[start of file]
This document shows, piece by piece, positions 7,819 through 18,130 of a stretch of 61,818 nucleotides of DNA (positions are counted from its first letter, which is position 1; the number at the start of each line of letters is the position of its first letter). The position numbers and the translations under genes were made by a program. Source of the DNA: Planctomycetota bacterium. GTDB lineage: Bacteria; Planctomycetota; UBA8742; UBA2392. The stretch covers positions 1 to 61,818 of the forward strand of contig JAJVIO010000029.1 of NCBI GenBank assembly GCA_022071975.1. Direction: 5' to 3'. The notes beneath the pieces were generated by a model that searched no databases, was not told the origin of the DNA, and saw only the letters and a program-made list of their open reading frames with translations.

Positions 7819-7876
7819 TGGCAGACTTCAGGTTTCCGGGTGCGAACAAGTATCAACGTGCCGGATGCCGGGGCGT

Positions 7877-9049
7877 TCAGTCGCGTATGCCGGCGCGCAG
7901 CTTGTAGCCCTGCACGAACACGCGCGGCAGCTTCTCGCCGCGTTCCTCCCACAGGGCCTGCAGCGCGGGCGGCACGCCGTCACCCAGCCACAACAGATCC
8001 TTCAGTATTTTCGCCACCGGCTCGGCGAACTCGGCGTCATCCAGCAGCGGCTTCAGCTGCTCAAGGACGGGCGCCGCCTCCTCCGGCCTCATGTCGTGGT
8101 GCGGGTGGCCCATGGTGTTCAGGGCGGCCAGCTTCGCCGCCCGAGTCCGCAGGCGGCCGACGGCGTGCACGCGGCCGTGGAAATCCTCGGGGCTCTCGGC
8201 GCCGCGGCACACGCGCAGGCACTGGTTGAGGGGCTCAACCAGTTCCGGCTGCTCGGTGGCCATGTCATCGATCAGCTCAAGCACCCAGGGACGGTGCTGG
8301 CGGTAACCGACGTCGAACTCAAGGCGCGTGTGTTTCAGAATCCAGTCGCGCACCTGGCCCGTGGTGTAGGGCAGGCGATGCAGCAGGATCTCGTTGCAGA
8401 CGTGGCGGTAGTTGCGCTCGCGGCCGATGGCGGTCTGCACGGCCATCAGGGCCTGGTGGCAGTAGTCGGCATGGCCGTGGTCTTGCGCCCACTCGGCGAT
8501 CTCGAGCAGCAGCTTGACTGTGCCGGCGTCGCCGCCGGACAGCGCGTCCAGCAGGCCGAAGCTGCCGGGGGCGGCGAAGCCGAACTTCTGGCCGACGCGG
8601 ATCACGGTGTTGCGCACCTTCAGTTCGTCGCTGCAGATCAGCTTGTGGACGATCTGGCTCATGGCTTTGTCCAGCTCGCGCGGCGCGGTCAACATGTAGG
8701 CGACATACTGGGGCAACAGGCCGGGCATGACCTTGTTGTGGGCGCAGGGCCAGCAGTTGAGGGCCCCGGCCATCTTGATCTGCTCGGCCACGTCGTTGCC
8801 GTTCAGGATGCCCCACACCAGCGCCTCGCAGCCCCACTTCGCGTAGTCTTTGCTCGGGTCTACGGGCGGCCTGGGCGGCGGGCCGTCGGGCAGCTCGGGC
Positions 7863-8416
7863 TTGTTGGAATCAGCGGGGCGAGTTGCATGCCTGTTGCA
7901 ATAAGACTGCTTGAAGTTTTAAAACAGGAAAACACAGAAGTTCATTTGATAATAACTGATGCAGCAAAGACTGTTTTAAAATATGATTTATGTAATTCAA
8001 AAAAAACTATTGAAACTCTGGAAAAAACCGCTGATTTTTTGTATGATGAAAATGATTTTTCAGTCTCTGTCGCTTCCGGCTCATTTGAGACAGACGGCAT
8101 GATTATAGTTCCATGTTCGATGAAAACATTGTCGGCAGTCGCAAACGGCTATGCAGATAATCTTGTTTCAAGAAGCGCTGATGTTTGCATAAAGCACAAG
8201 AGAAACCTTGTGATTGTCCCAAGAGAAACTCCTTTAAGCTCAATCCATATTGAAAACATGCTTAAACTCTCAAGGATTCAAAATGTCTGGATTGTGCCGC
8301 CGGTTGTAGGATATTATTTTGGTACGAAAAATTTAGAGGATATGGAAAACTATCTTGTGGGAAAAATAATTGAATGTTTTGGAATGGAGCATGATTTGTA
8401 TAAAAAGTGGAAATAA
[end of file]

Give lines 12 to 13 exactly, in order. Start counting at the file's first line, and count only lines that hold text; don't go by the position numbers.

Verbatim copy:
8501 CTCGAGCAGCAGCTTGACTGTGCCGGCGTCGCCGCCGGACAGCGCGTCCAGCAGGCCGAAGCTGCCGGGGGCGGCGAAGCCGAACTTCTGGCCGACGCGG
8601 ATCACGGTGTTGCGCACCTTCAGTTCGTCGCTGCAGATCAGCTTGTGGACGATCTGGCTCATGGCTTTGTCCAGCTCGCGCGGCGCGGTCAACATGTAGG